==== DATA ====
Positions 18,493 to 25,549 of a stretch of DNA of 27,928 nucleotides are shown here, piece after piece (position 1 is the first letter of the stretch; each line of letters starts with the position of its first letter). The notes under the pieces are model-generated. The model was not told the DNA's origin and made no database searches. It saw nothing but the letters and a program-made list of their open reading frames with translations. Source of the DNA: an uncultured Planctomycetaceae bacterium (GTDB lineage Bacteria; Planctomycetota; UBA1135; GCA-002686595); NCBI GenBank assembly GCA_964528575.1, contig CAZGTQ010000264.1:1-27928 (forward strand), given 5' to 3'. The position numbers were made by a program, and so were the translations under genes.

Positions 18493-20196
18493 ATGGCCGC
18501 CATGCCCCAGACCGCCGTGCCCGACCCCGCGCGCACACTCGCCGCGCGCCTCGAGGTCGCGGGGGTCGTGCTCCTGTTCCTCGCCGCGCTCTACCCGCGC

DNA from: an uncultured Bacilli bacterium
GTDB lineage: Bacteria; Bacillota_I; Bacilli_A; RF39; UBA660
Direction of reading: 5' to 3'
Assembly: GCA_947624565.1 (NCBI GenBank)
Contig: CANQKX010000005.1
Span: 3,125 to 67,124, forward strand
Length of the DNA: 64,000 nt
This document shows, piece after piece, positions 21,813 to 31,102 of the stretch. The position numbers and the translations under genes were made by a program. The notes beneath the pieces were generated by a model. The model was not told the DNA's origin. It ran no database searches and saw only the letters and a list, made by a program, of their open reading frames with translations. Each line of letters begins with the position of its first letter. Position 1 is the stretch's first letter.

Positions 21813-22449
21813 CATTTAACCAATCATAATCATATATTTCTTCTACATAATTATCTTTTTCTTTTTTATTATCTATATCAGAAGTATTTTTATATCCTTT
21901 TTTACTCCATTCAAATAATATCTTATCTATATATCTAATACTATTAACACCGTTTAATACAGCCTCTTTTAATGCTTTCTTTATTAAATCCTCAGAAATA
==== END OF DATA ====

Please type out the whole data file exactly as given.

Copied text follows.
Positions 18,493 to 25,549 of a stretch of DNA of 27,928 nucleotides are shown here, piece after piece (position 1 is the first letter of the stretch; each line of letters starts with the position of its first letter). The notes under the pieces are model-generated. The model was not told the DNA's origin and made no database searches. It saw nothing but the letters and a program-made list of their open reading frames with translations. Source of the DNA: an uncultured Planctomycetaceae bacterium (GTDB lineage Bacteria; Planctomycetota; UBA1135; GCA-002686595); NCBI GenBank assembly GCA_964528575.1, contig CAZGTQ010000264.1:1-27928 (forward strand), given 5' to 3'. The position numbers were made by a program, and so were the translations under genes.

Positions 18493-20196
18493 ATGGCCGC
18501 CATGCCCCAGACCGCCGTGCCCGACCCCGCGCGCACACTCGCCGCGCGCCTCGAGGTCGCGGGGGTCGTGCTCCTGTTCCTCGCCGCGCTCTACCCGCGC

DNA from: an uncultured Bacilli bacterium
GTDB lineage: Bacteria; Bacillota_I; Bacilli_A; RF39; UBA660
Direction of reading: 5' to 3'
Assembly: GCA_947624565.1 (NCBI GenBank)
Contig: CANQKX010000005.1
Span: 3,125 to 67,124, forward strand
Length of the DNA: 64,000 nt
This document shows, piece after piece, positions 21,813 to 31,102 of the stretch. The position numbers and the translations under genes were made by a program. The notes beneath the pieces were generated by a model. The model was not told the DNA's origin. It ran no database searches and saw only the letters and a list, made by a program, of their open reading frames with translations. Each line of letters begins with the position of its first letter. Position 1 is the stretch's first letter.

Positions 21813-22449
21813 CATTTAACCAATCATAATCATATATTTCTTCTACATAATTATCTTTTTCTTTTTTATTATCTATATCAGAAGTATTTTTATATCCTTT
21901 TTTACTCCATTCAAATAATATCTTATCTATATATCTAATACTATTAACACCGTTTAATACAGCCTCTTTTAATGCTTTCTTTATTAAATCCTCAGAAATA